For a district with more students than space, Monroe Local Schools must address the issue through short- and long-term solutions.
The Monroe School Board and City Council held a joint meeting Monday night at the police station and the message was clear from Superintendent Robert Buskirk, who said the district is “very overcrowded.”
He said the district hopes to receive as much as 71% of the construction cost from the state and build a new school, possibly within the next four years.
From 2012-13 to 2021-2022, the district grew from 2,453 students to 2,799, or 14%, according to an enrollment chart Buskirk distributed. He said the district saw enrollment increases about every except for 2020-21 when more students took on-line courses, withdrew or parents chose not to start their children in kindergarten, all due to COVID-19 concerns.
Buskirk said the district is growing 40 to 50 students a year and he estimated this year’s enrollment at 2,850.
“People want to be here,” he said. “We should all be proud of that.”
But the district’s two buildings are not equipped to handle that many students, he said. The main campus, built in 2004, was designed for 1,850 students and it has 2,300, according to Buskirk.
To combat the overcrowding, the district plans this summer to divide two classrooms by adding walls, thus doubling the space, and it may use portable classrooms next year or build an athletic storage complex and move some equipment there to free up classroom space.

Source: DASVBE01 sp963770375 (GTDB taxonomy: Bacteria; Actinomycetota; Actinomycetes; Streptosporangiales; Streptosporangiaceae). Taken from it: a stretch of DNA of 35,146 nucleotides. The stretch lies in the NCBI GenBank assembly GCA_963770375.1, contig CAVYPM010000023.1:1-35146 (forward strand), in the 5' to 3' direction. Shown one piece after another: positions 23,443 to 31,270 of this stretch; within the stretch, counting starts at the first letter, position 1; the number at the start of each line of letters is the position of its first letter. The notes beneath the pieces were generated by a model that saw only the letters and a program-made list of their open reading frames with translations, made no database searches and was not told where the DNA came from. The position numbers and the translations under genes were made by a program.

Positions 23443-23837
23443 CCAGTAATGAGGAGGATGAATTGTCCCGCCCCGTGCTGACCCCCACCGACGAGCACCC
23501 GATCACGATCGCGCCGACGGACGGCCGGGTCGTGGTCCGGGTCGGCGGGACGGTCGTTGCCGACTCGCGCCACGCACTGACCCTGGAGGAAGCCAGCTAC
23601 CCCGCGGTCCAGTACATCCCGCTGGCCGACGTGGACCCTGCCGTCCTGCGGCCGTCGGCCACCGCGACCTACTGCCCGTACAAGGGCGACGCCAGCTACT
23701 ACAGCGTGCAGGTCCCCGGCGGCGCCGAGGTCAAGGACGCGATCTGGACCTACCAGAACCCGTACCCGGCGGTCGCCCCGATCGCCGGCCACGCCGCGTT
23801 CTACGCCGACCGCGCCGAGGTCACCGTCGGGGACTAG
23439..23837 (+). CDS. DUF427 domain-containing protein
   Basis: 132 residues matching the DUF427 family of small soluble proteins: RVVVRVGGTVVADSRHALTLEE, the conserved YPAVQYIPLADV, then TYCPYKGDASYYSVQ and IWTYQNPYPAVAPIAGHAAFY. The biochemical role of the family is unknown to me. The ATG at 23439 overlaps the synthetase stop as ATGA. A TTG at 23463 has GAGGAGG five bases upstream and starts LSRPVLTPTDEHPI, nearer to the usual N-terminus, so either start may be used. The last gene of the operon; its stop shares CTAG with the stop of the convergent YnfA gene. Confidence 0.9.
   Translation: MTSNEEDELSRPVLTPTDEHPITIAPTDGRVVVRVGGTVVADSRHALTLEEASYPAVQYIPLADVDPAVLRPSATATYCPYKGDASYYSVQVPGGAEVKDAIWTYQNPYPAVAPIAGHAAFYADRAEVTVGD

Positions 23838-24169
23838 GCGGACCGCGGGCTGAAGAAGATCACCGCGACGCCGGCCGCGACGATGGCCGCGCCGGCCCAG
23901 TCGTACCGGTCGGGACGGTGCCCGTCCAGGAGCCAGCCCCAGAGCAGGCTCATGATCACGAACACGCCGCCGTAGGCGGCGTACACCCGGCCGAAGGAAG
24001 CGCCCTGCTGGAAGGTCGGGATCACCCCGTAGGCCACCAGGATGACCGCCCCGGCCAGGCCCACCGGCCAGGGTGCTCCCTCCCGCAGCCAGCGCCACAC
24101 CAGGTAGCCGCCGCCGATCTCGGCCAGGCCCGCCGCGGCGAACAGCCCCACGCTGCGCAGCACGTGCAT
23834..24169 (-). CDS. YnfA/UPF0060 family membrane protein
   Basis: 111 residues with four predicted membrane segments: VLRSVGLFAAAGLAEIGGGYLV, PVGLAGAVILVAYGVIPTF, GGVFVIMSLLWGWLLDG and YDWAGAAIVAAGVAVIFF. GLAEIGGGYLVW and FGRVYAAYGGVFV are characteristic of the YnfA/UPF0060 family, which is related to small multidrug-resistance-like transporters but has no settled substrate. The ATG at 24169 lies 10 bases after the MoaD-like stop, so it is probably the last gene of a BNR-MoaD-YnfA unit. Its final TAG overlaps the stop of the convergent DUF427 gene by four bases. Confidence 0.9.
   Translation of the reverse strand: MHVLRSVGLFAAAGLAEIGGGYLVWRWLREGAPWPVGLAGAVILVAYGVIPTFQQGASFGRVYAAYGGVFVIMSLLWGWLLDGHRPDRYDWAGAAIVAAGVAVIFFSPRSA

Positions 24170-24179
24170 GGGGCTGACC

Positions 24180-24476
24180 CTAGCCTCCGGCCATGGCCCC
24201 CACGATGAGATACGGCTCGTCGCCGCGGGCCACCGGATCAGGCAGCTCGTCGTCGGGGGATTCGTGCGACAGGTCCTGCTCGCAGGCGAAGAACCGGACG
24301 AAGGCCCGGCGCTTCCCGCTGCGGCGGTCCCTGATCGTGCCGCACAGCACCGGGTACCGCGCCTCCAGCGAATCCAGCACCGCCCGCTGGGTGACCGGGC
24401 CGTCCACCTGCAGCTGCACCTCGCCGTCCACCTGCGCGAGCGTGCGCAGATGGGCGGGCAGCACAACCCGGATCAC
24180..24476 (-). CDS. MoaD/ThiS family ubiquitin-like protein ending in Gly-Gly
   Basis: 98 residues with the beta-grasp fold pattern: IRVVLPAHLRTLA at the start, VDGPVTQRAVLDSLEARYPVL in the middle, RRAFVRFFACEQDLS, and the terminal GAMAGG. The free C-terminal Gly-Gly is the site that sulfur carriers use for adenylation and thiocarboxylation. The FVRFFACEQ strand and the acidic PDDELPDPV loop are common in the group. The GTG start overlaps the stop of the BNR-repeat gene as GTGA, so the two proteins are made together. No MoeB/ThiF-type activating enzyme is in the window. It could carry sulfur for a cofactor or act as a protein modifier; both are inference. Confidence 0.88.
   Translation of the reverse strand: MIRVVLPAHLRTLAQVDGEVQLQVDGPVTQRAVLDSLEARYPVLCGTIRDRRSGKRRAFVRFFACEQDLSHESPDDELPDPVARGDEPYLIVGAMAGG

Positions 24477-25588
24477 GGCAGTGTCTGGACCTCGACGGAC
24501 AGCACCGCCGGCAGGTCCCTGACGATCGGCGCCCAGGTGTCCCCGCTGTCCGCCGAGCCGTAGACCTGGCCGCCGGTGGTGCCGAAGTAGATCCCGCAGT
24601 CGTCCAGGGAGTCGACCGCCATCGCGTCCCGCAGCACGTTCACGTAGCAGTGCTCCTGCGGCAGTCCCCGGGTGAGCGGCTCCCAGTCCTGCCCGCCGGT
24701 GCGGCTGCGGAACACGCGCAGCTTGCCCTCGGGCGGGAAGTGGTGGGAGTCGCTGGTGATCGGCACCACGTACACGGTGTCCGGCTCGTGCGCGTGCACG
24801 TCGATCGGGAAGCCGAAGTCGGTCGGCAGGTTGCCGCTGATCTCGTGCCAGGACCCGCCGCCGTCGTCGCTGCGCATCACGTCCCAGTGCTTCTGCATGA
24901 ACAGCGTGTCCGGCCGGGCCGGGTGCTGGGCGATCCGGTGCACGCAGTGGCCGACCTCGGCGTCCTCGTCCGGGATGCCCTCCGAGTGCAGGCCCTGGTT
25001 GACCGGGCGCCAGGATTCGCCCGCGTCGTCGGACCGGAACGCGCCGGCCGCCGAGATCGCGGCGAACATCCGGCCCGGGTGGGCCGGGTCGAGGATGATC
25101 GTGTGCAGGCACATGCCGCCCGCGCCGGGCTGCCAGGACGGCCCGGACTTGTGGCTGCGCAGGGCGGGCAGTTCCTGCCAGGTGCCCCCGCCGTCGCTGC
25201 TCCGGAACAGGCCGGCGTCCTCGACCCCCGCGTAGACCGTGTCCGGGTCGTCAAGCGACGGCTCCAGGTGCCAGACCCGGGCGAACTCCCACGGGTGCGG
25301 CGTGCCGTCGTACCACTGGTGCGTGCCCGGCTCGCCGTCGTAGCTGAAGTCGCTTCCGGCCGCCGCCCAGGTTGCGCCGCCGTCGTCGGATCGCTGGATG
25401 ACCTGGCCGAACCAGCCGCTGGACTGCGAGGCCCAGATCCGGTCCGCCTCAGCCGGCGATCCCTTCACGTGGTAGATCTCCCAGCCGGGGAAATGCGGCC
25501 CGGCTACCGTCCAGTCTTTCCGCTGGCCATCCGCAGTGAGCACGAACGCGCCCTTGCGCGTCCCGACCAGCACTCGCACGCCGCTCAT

Those are possible short-term solutions.
But the district needs to build a new school and hopes to qualify for state assistance, Buskirk said.
The district was prepared to ask voters to pass a bond levy five years ago until those plans were delayed by the Ohio Facilities Construction Commission (OFCC). When it was time for Monroe to receive state funding, it was told the state approved too many districts for funding.
At the time, Monroe expected to receive 49% of the construction costs from the state. That’s when Monroe was ranked the 17th wealthiest district in Ohio, according to the formula. School Board President Dave Grant told city council it was difficult to understand the formula since two of the richest districts in the region, Indian Hill and Sycamore, were ranked 35th and in the 40s, respectively.
The state evaluates districts annually, and the percentage Monroe would receive has increased dramatically, according to Busnick. He said Monroe would receive 71% of the construction costs and residents would be asked to pass a bond levy to cover the remaining 29%.
He said the 71% was “a huge number.”
Monroe hopes to learn soon whether it qualified for the latest round of state funding. If so, it will be able to “lock in” that percentage. He said it would take at least two years to pass a levy and two years to build a new school.